Jack Skille signed with the Islanders in July.

Jack Skille signed with the Islanders in July. Credit: AP

Jack Skille is one of a group of new Islanders who probably thought, when they signed towards the end of a busy July 1, they had a better than decent shot to crack an opening-night roster in need of some overhauling.

Of course, that changed by the end of business on July 2. Skille, Cory Conacher, Harry Zolnierczyk and T.J. Brennan all signed on the first day of free agency -- Conacher and Brennan both signed one-way deals for $600,000; Skille and Zolnierczyk signed two-way deals that would pay each of them $300,000 if they're sent to the minors and $750,000 and $650,000 at the NHL level.

Garth Snow went for bigger fish on day two of free agency, adding Mikhail Grabovski and Nikolai Kulemin to a crowded forward group. Brennan is the only defensemen of these four young journeymen, so his roster chances were unaffected; Brennan has also been skating at IceWorks for a couple weeks, clearly trying to get acclimated as early as possible with an eye on grabbing a spot.

For the forwards, though, the Grabovski/Kulemin signings complicated matters. But players like Conacher, who just two seasons ago was the main piece going to the Senators from the Lightning for goaltender Ben Bishop, and Skille, who was the No. 7 pick by the Hawks in 2005, can find camp spots and work almost anywhere.

"Obviously, things change. Sometimes over the course of a season, sometimes over the course of 24 hours," Skille said after an IceWorks skate. "So, for me I'm long enough in my career, I'm not worried about things I can't control. I can't control what management is going to do, what the coaches will do, I can only control what I can bring to the table every day. That's my focus going into camp. I know it's going to be competitive and I'm going to have to earn a job."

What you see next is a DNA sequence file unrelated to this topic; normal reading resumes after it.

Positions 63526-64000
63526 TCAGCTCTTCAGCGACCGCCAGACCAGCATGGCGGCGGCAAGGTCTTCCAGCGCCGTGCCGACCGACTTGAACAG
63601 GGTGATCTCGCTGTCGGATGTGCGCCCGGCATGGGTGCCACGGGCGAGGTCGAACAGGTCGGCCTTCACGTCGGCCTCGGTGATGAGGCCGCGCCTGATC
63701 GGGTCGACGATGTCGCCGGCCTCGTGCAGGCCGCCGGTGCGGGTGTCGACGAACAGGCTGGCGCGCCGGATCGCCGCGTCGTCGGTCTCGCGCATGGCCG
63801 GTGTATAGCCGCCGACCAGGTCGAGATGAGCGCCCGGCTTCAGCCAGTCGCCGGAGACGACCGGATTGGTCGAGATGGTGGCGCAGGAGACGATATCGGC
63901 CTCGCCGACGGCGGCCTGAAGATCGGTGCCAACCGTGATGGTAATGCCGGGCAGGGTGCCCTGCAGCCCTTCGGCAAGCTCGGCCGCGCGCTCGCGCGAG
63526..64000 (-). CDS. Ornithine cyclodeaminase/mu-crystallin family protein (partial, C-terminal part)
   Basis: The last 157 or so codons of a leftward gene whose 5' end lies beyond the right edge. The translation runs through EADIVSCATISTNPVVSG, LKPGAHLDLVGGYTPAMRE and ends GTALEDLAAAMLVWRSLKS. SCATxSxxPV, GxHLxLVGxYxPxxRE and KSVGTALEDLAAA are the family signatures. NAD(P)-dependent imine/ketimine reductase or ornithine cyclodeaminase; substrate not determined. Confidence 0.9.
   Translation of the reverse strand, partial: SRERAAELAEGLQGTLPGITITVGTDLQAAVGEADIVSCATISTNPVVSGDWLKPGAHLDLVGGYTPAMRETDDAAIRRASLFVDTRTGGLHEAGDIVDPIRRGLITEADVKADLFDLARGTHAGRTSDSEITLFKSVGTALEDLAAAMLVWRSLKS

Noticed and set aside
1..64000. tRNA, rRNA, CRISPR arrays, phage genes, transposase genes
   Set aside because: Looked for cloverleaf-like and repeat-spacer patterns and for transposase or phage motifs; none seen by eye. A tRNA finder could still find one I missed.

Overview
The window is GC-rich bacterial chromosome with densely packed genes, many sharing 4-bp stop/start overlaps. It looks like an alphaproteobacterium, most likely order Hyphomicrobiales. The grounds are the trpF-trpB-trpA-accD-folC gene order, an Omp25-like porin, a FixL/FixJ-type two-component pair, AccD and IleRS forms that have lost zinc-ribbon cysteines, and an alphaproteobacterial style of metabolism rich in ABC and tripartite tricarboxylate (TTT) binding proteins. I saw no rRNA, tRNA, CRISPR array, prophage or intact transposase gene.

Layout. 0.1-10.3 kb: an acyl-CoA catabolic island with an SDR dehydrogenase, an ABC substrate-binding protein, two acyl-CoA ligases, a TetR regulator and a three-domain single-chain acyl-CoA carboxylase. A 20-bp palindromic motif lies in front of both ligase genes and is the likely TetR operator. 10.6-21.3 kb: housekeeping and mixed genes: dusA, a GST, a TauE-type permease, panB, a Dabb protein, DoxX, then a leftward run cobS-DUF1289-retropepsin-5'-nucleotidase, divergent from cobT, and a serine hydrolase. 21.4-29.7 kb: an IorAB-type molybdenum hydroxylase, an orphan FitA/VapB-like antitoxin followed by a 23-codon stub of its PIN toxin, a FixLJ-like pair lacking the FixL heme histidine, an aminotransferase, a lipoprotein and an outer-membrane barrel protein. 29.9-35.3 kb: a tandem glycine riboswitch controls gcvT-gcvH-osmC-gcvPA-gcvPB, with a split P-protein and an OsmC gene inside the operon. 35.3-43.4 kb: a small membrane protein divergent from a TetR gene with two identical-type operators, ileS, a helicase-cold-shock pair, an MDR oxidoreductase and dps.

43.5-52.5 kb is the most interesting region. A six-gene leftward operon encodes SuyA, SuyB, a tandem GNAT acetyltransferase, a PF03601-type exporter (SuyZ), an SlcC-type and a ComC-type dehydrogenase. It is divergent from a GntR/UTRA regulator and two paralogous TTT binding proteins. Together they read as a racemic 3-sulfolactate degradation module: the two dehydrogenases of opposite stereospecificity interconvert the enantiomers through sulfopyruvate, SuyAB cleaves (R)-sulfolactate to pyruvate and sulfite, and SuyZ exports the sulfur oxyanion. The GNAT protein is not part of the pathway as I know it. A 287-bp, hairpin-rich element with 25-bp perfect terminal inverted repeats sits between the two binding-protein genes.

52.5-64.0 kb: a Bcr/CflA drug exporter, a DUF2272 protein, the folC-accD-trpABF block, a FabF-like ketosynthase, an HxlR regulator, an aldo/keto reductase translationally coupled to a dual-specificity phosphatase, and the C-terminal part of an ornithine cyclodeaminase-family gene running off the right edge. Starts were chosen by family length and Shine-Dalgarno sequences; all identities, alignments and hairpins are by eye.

Skille had that chance in Columbus last year after spending three seasons each with the Hawks and Panthers. He felt that he was in position to earn a spot with a team on the rise, but Skille was cut after what he called a disappointing camp. He ended up playing 16 games for the Blue Jackets and all six of their playoff games, but Skille still feels he missed an opportunity he doesn't want to miss again.

"I have a lot more confidence, I'm a stronger player in a lot of areas," Skille said. "I'm expecting to have a strong camp, to make a strong showing. I signed here for a reason. I think they're going to give me a good, strong look. A lot of it as a player in this situation, it goes on the coach's trust. You've got to earn his trust right away, get him on your side. That's through smart play, good decisions on the ice and accepting your role. When you consistently do that in practice, in games, you earn the coach's trust. It's a huge piece for a player in my situation."

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